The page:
Can detection of late-onset PE at triage by sflt-1 or PlGF be improved by the use of additional biomarkers?

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Accurate identification of preeclampsia (PE) at triage is essential to reduce maternal and fetal morbidity and mortality. The use of maternal blood based biomarkers may facilitate the clinician's ability to assess high risk pregnancies at triage.


A prospective cross-sectional study was performed to investigate the value of soluble fms-like tyrosine kinase-1 (sFlt-1), soluble endoglin (sEng), placental growth factor (PlGF), sP-selectin, cell-free fetal DNA and total cell-free DNA in patients with late-onset PE versus gestational age-matched controls.


The diagnosis of late-onset PE (n = 21) at triage was significantly improved by altered levels of sFlt-1, sEng, PlGF and cffDNA as compared with controls (n = 42). Areas under the receiver operating characteristic curves [AUC, Standard error (SE)] for predicting PE were for marker measurements prior to the first stage of labor as follows: sFlt-1 0.97 (SE 0.02), sEng 0.91 (SE 0.04), PlGF 0.95 (SE 0.04), cell-free fetal DNA (DYS 14) 0.84 (SE 0.06), total cell-free DNA (glyceraldehyde 3-phosphate dehydrogenase) 0.61 (SE 0.07), sP-selectin 0.51 (SE 0.07). The discrimination could be slightly improved by using the slt1-PlGF ratio: 0.98 (SE 0.02).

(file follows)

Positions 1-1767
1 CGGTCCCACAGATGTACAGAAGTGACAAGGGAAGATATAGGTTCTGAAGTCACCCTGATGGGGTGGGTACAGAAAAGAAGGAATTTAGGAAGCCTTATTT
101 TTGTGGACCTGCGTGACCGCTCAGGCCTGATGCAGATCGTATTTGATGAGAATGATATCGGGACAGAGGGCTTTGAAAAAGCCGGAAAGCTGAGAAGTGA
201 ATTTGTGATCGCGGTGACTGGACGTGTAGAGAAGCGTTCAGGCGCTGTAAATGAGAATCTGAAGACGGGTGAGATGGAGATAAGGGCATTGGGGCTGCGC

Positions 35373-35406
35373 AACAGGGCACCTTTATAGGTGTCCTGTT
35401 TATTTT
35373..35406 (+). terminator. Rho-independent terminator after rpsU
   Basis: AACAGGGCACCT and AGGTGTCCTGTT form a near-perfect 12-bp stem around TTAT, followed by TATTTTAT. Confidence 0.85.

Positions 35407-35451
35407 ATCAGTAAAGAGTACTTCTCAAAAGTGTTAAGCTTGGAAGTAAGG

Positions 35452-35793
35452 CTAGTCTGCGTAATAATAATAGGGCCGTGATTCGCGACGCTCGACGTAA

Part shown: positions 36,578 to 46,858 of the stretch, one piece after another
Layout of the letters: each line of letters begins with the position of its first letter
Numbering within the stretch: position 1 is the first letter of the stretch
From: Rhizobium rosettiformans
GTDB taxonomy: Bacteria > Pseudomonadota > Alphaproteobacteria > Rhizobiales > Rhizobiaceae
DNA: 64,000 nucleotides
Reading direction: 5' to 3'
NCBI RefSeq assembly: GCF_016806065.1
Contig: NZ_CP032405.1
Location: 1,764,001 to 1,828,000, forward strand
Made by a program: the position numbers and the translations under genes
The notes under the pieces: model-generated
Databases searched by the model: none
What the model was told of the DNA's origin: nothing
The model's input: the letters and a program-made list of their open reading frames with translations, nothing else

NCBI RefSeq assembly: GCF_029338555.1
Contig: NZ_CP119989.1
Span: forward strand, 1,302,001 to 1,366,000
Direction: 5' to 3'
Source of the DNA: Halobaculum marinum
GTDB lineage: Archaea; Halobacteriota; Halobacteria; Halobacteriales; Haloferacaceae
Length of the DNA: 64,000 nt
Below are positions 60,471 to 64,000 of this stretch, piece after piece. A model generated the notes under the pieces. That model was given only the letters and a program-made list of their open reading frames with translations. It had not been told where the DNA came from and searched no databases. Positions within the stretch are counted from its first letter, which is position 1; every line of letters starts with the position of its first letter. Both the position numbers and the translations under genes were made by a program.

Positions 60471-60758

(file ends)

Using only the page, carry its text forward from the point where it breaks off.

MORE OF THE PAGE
The sFlt-1 is a useful tool for the detection of late-onset PE at triage. This can be slightly improved using a sFlt-1/PIGF ratio. The addition of other biomarkers did not improve screening performance for late-onset PE. © 2012 John Wiley & Sons, Ltd.

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